Wednesday, September 16, 2009

Here's What's Working at Our House








Every one of my children has reached a point when they haven't wanted to take naps any more. Without fail, this has hit at a time when I need them to nap. I feel like I have tried everything as the years have gone by to extend an afternoon rest time just a few days, weeks, or months more.

With T, this is no exception. A few months before L was born, he decided that naps were for babies, and he was no longer a baby but a big boy. {{Cue internal scream.}} Timing was just lousy.

Along with the idea of never doing for a child what he can do for himself, I firmly believe that we are sent here to use our agency, so children should be given the chance to choose whenever possible and appropriate. As I was trying to figure out just how to get T to continue with nap time for just a little longer, I took this idea into account.

Although L is sleeping through the night fairly consistently (the last five nights)--everybody give it up for L!--T falls apart right around dinner time if he doesn't rest during the day. For this reason, here's what we've found works.

I do not lie to T; I just simply say that it's quiet time. With this announcement come choices. He can have reading time, play time, or nap time. If he chooses reading time, I haul the big crate of books in his room. I read him one and leave the rest for him. The only rule is that he must return whatever he's not reading to the bin. If he wants play time, we go down to the toy closet, I give him a bin and tell him to fill it with whatever toys he wants to play with during quiet time. We then take the bin to his room, and I read him a book. Same rule about returning toys to the bin as with the books. If he wants nap time, I read a book to him, he prays and I sing him a song.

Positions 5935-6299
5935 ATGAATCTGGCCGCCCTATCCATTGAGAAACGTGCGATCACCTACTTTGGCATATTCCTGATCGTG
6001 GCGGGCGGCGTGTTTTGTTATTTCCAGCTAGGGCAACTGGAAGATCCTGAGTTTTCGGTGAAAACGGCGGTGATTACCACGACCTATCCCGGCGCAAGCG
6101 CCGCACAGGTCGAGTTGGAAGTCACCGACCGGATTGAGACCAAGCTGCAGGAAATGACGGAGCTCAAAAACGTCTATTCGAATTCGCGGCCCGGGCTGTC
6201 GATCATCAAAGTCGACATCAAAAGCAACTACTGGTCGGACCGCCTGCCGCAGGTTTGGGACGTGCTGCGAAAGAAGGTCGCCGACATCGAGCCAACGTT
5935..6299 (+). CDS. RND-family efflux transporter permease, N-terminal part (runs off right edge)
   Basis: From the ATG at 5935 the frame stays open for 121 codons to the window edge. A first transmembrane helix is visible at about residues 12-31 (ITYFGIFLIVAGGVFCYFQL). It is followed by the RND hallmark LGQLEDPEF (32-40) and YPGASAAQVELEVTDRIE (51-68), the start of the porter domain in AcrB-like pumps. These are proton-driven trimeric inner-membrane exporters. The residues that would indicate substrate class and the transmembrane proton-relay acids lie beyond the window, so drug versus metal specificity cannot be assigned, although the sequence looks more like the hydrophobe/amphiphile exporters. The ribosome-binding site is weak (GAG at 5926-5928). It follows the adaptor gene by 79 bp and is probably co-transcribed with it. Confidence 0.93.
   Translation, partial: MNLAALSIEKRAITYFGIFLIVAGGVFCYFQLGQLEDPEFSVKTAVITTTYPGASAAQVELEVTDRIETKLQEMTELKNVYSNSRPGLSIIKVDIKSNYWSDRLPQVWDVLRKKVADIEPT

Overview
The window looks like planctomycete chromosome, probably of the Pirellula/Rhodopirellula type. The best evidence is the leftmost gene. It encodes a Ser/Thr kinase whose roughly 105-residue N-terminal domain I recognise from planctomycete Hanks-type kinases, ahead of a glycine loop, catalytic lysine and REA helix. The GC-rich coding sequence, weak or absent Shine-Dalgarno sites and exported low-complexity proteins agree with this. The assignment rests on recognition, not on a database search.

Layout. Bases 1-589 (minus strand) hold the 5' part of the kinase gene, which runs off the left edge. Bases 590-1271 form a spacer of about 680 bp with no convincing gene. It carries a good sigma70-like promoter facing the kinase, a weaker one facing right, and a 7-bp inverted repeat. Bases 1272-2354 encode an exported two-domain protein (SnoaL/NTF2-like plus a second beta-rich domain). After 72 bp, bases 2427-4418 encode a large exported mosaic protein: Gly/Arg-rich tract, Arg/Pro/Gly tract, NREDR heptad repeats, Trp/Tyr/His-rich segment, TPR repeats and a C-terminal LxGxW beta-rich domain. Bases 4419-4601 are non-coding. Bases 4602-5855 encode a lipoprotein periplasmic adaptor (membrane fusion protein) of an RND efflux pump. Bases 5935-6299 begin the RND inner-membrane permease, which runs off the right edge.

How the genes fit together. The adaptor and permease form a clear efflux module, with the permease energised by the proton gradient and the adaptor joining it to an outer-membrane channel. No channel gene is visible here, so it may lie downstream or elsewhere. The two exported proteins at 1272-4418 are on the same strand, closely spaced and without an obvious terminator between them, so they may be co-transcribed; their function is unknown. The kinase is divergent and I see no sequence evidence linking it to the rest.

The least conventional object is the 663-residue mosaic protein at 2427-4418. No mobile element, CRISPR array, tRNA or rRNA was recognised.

No matter what he chooses, I read him a book, he prays, I sing. When I leave the room, I ask him if he wants the door open. If he says yes, I remind him that it's quiet time and that he needs to be very quiet so L can sleep. So far, without fail, he's changed his mind to have the door closed, so he can be loud. I also tell him, before I leave that if at any point he gets tired, he can climb into his bed and go to sleep, "but you don't have to."

Since starting this technique, I have found him sleeping in his bed all covered up and comfy each day for the last two weeks. I also need to add here that I try very hard to fill T's mornings with lots of up and moving activities. Yesterday, for example, we went to the zoo. He practically stumbled out of there by the time we were done; needless to say, he didn't need toys or books. Yesterday, he chose to make it a nap day.

Quite honestly, I don't care if he sleeps. I figure when the day comes that he's really not tired, I'll find him awake, but so far, so good.

4 comments:

Meagan said...

My daughter just turned one and is taking only one nap a day (around 10:45). Although she goes to bed around 7, it's a tough last few hours. So I instigated quiet time where I put her in her crib with some toys and a book on tape and she'll usually play for an hour or so. It's amazing and I'm a definite convert.

Small House said...

My kids are teenagers, but I remember when they were small...and sometimes you just do what you need to do to make it work. CUTE kids. Love your blog.
Sandra

Miss Daisy said...

That's a GREAT idea Julie. I did something similar with my kids and it really helped! You know how I love flowers, so that picture of him next to the flower garden is beautiful! He also looks like an angel sleeping here. Sweet post. Thanks for the linky love with my link button! You're a gem.

Danielle said...

I love sleeping kids!!! I probably check on my kids 2-3 times before I head to bed just so I can watch them sleep. They look so peaceful. That sound slike a good technique--and one that I will probably need with Cole, once we move to somewhere with more space.

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